Historical campus building undergoes changes


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Rounding the corner onto Clinton Street a few short months ago would have presented a much different scene than the one that now inhabits the land behind the sign reading “Dey House Writer’s Workshop.”

The Dey House, which houses the Iowa’s Writers Workshop, is now accessorized with a tarp and guarded by a bulldozer. A sign warns visitors the front entrance is closed for renovation while it undergoes the first project focused on the main building in its history.

“The UI is working to preserve historical buildings that it owns,” said Eli Ehlinger, UI construction projects manager. “We think it’s important to the UI to preserve this history and these buildings.”

The project is estimated to cost around $300,000 and to be completed toward the end of November. The update will include upgraded windows, siding, and front porch of the building.

Ehlinger said these changes will make maintenance and overall upkeep on the historic building much more manageable.

“In terms of windows, it’ll be more efficient and more comfortable,” he said. “Exterior-wise, it’ll keep up the appearance [and] make the exterior nicer.”

Richard Kenney, a poet and UI visiting professor, said he is glad the construction will not affect the “historical” look of the building, because the Dey House represents the face of the Writers’ Workshop.

The Workshop began in 1936 and has hosted a number of renowned writers, such as Kurt Vonnegut, John Berryman and Robert Lowell. After its rapid growth following World War II, the program grew to accommodate more than 100 students studying poetry and fiction writing.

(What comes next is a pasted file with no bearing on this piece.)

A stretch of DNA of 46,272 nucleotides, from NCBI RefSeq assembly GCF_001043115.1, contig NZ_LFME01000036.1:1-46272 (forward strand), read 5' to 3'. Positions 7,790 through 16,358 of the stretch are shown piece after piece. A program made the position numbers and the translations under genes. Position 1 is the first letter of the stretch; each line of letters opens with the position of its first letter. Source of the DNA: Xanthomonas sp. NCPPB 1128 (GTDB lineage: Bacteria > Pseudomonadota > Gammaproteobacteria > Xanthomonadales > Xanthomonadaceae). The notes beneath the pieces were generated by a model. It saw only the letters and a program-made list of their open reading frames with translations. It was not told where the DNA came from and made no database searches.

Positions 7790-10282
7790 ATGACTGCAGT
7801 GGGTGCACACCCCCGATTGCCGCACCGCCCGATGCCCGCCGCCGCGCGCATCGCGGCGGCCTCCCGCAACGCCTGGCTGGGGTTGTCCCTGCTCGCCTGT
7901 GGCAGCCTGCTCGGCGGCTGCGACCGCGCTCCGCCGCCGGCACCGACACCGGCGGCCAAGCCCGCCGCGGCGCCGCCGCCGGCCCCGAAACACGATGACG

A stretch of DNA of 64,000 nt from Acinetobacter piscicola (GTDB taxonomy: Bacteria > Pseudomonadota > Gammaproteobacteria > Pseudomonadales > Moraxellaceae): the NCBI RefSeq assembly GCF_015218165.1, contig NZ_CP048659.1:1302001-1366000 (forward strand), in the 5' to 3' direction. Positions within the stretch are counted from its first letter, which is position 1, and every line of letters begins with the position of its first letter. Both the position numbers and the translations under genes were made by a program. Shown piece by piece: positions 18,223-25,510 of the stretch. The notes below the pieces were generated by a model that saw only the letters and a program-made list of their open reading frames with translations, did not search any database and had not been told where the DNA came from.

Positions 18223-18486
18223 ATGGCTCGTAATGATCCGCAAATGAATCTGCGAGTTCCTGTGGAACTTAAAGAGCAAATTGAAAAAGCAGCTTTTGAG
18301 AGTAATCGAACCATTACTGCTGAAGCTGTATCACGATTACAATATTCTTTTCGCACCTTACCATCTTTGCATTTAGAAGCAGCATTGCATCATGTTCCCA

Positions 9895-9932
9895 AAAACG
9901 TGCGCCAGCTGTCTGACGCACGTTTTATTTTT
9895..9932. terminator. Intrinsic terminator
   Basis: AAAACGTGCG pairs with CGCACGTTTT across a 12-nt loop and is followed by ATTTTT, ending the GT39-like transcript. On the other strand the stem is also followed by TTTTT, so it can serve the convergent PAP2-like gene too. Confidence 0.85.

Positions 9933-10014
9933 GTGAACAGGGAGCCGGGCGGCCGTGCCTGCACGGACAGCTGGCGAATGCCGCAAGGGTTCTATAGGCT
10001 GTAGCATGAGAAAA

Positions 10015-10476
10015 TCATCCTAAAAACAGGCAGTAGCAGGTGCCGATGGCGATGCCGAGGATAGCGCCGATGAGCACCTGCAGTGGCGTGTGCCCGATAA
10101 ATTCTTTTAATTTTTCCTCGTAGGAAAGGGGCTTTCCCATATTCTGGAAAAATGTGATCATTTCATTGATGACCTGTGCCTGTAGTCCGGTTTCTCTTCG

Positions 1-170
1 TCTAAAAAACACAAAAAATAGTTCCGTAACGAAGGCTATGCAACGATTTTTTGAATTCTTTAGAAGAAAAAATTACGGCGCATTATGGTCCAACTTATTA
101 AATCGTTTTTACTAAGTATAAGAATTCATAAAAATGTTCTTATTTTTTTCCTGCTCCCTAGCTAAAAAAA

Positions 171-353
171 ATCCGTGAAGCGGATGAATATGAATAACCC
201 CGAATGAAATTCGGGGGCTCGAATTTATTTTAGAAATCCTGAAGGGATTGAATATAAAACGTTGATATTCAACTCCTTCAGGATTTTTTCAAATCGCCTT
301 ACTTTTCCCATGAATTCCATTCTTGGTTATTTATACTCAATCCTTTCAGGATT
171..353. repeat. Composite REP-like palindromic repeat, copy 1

Ehlinger said the Dey House has not seen any construction since the Glenn Schaeffer Library was added as a relatively recent addition, something that did not affect the central building.

The improved appearance is something first-year graduate student Alice Gribbin said she is looking forward to, because she thinks “it was starting to look a bit messy” from the outside.

Gribbin traveled to Iowa from England and is one of many who came to the UI specifically because she had heard of the prominence of the Writers’ Workshop.

“Of course, all historic houses are very beautiful, but this one is especially iconic,” she said.

First-year graduate student Winter Goebel was also attracted by the program and does not think the construction is of any concern to the integrity of the house.

“If they’re making things efficient, then I’m all for it,” Goebel said. “I think the change in the aesthetics is value-neutral … the Dey House is just a beautiful old farmhouse.”

John Kenyon, the executive director of the Iowa City UNESCO City of Literature, said the building and program mark a historic and important aspect of Iowa City’s success in becoming a City of Literature.

“[It] is one of the shining lights of literary culture in Iowa City,” Kenyon said. “It is a resource for not just the students,but the entire community.”

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